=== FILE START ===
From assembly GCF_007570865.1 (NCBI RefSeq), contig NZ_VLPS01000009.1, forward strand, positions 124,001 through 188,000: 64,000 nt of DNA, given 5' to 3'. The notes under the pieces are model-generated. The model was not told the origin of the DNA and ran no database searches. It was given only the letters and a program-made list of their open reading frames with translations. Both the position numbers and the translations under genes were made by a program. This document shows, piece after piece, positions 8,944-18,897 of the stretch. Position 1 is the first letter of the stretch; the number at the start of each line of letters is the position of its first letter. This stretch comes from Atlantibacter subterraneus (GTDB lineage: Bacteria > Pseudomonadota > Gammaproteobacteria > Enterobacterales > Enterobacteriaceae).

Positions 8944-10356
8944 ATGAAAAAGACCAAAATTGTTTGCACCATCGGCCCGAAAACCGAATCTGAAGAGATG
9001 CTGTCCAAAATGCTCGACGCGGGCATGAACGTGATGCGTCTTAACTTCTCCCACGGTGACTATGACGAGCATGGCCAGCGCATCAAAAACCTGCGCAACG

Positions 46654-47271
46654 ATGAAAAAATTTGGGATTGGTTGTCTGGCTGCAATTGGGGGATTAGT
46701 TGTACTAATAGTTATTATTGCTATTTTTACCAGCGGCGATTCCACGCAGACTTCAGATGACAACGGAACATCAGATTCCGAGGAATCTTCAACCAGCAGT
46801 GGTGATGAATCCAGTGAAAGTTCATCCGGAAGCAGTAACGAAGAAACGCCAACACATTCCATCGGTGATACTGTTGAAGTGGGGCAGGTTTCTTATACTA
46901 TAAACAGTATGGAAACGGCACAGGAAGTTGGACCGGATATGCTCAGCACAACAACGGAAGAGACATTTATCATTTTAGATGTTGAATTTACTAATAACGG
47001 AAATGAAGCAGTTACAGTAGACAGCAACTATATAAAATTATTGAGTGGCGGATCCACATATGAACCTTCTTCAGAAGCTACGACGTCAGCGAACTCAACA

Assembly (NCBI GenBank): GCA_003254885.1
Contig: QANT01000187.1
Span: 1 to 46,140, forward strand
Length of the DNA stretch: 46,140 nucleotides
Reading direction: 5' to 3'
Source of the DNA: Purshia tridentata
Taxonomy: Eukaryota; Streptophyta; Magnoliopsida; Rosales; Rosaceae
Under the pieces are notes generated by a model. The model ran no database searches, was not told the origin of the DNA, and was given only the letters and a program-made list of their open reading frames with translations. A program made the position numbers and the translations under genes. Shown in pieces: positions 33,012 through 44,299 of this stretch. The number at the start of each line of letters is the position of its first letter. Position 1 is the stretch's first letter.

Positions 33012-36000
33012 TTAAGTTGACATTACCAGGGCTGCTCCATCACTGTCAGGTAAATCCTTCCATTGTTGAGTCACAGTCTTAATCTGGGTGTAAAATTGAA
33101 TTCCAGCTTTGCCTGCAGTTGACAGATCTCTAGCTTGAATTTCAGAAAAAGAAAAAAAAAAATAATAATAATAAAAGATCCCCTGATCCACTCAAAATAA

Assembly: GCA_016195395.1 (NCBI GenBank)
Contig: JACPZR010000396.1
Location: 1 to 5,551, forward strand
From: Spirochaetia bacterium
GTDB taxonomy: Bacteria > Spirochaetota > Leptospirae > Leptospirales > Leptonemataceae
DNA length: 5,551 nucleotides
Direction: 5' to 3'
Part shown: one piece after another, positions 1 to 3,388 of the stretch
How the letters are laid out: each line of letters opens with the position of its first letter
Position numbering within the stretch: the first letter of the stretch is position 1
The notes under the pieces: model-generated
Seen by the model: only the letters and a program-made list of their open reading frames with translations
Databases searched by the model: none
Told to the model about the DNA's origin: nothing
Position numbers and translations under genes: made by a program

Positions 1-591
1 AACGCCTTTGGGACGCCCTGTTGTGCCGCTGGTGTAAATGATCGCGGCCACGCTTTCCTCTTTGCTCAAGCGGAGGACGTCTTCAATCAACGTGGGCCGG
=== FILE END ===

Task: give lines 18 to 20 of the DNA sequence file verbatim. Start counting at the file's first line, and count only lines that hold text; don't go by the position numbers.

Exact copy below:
Under the pieces are notes generated by a model. The model ran no database searches, was not told the origin of the DNA, and was given only the letters and a program-made list of their open reading frames with translations. A program made the position numbers and the translations under genes. Shown in pieces: positions 33,012 through 44,299 of this stretch. The number at the start of each line of letters is the position of its first letter. Position 1 is the stretch's first letter.

Positions 33012-36000
33012 TTAAGTTGACATTACCAGGGCTGCTCCATCACTGTCAGGTAAATCCTTCCATTGTTGAGTCACAGTCTTAATCTGGGTGTAAAATTGAA